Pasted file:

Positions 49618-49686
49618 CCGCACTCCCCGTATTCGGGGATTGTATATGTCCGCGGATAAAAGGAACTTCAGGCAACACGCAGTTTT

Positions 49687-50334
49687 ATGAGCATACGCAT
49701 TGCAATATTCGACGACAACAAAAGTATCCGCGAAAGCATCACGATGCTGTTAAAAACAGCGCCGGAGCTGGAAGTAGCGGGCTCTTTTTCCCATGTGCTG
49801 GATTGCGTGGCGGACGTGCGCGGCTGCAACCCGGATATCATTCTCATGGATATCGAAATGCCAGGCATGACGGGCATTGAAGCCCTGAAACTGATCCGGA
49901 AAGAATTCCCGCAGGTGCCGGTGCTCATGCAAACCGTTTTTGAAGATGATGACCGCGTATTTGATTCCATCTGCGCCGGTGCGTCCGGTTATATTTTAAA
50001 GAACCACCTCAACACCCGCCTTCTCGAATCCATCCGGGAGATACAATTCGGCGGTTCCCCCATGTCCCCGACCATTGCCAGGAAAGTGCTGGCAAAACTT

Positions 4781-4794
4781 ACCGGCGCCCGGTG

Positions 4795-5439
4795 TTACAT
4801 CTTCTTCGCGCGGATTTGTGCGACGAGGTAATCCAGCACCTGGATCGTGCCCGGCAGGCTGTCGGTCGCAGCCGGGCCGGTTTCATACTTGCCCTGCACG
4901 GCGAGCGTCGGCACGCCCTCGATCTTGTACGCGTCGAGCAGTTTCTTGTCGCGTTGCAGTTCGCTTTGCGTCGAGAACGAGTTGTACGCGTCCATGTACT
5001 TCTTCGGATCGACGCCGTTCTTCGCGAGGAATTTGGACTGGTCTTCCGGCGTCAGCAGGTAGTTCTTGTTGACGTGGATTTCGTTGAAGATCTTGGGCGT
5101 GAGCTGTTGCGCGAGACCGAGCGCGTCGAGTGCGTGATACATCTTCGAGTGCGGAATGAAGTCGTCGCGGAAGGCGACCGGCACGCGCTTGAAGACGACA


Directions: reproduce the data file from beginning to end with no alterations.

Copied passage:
Positions 49618-49686
49618 CCGCACTCCCCGTATTCGGGGATTGTATATGTCCGCGGATAAAAGGAACTTCAGGCAACACGCAGTTTT

Positions 49687-50334
49687 ATGAGCATACGCAT
49701 TGCAATATTCGACGACAACAAAAGTATCCGCGAAAGCATCACGATGCTGTTAAAAACAGCGCCGGAGCTGGAAGTAGCGGGCTCTTTTTCCCATGTGCTG
49801 GATTGCGTGGCGGACGTGCGCGGCTGCAACCCGGATATCATTCTCATGGATATCGAAATGCCAGGCATGACGGGCATTGAAGCCCTGAAACTGATCCGGA
49901 AAGAATTCCCGCAGGTGCCGGTGCTCATGCAAACCGTTTTTGAAGATGATGACCGCGTATTTGATTCCATCTGCGCCGGTGCGTCCGGTTATATTTTAAA
50001 GAACCACCTCAACACCCGCCTTCTCGAATCCATCCGGGAGATACAATTCGGCGGTTCCCCCATGTCCCCGACCATTGCCAGGAAAGTGCTGGCAAAACTT

Positions 4781-4794
4781 ACCGGCGCCCGGTG

Positions 4795-5439
4795 TTACAT
4801 CTTCTTCGCGCGGATTTGTGCGACGAGGTAATCCAGCACCTGGATCGTGCCCGGCAGGCTGTCGGTCGCAGCCGGGCCGGTTTCATACTTGCCCTGCACG
4901 GCGAGCGTCGGCACGCCCTCGATCTTGTACGCGTCGAGCAGTTTCTTGTCGCGTTGCAGTTCGCTTTGCGTCGAGAACGAGTTGTACGCGTCCATGTACT
5001 TCTTCGGATCGACGCCGTTCTTCGCGAGGAATTTGGACTGGTCTTCCGGCGTCAGCAGGTAGTTCTTGTTGACGTGGATTTCGTTGAAGATCTTGGGCGT
5101 GAGCTGTTGCGCGAGACCGAGCGCGTCGAGTGCGTGATACATCTTCGAGTGCGGAATGAAGTCGTCGCGGAAGGCGACCGGCACGCGCTTGAAGACGACA